Please use this identifier to cite or link to this item: http://hdl.handle.net/10125/38544

Rating Writing Samples: An Interdepartmental Perspective

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Title: Rating Writing Samples: An Interdepartmental Perspective
Authors: Brown, J. D.
Issue Date: 1989
Abstract: This study investigated the degree to which significant differences existed between the mean writing scores of native speakers and international students at the end of their ESL 100 and ENG 100 freshman composition courses, respectively. Eight English Language Institute teachers (from the ESL Department) and eight English Department teachers were paid to rate 112 randomly assigned compositions without knowing which type of students had written each. As a side issue, the degree to which raters differed in the scores they assigned (both between and within departments) was also investigated. A holistic six-point rating scale initially devised by the composition teachers in the English Department was used by all raters. A three-way analysis of variance with repeated measures on two of the three factors was conducted to determine whether there were significant differences for main effects due to the type of student (ESL 100 versus ENG 100), the raters (ESL or English Departments), the order of reading within each department, or any interaction of these three factors. Raters were also asked to choose the best and worst features (from a list of six possibilities: cohesion, content, mechanics, organization, syntax, and vocabulary) of each composition as they rated it. The frequencies of these responses were analyzed using chi-square statistics for overall statistical differences followed by more detai1ed analyses for differences between and within the two departments. Raters were also asked to choose the best and worst features (from a list of six possibilities: cohesion, content, mechanics, organization, syntax, and vocabulary) of each composition as they rated it. The frequencies of these responses were analyzed using chi-square statistics for overall statistical differences followed by more detai1ed analyses for differences between and within the two departments. All results are discussed in terms of how ESL testing and decision making were affected.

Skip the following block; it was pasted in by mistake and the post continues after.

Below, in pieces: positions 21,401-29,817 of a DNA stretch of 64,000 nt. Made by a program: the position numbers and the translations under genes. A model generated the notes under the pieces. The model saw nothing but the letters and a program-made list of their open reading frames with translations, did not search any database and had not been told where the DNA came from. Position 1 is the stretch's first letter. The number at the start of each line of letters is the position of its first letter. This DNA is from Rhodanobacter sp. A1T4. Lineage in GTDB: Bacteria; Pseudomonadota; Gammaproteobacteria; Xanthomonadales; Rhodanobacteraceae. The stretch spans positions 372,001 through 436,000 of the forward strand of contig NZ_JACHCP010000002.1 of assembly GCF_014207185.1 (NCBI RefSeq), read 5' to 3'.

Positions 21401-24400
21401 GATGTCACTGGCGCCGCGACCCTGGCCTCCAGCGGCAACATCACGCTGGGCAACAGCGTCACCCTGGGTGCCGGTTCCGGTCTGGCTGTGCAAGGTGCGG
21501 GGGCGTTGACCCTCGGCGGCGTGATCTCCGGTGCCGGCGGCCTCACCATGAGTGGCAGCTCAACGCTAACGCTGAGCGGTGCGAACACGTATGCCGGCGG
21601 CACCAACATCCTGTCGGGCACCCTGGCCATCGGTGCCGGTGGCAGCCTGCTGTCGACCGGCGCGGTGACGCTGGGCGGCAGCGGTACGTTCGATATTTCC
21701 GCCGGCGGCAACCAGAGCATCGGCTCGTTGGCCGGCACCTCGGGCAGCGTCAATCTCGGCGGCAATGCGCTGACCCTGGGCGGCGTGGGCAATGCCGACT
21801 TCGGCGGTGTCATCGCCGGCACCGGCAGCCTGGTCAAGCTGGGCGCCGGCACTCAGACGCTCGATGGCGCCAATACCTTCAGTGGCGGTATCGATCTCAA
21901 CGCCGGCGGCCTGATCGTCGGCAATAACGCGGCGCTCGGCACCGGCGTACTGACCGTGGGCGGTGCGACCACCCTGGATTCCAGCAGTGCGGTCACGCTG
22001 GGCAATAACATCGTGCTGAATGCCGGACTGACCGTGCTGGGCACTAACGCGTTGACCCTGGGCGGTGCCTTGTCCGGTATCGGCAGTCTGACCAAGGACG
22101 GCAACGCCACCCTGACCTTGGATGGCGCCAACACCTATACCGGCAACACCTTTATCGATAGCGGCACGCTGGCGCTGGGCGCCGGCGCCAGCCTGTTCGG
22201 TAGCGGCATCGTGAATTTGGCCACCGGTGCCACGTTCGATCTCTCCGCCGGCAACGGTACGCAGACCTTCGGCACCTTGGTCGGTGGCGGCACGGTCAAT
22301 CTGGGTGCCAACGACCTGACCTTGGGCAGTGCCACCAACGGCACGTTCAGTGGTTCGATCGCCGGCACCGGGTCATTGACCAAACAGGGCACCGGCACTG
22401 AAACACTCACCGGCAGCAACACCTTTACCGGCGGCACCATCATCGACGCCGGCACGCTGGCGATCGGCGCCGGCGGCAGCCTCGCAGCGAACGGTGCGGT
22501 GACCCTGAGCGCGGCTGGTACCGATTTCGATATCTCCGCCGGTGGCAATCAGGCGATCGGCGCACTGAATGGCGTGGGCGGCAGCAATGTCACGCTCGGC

Pages/Duration: 23 pages
URI/DOI: http://hdl.handle.net/10125/38544
Appears in Collections:Working Papers



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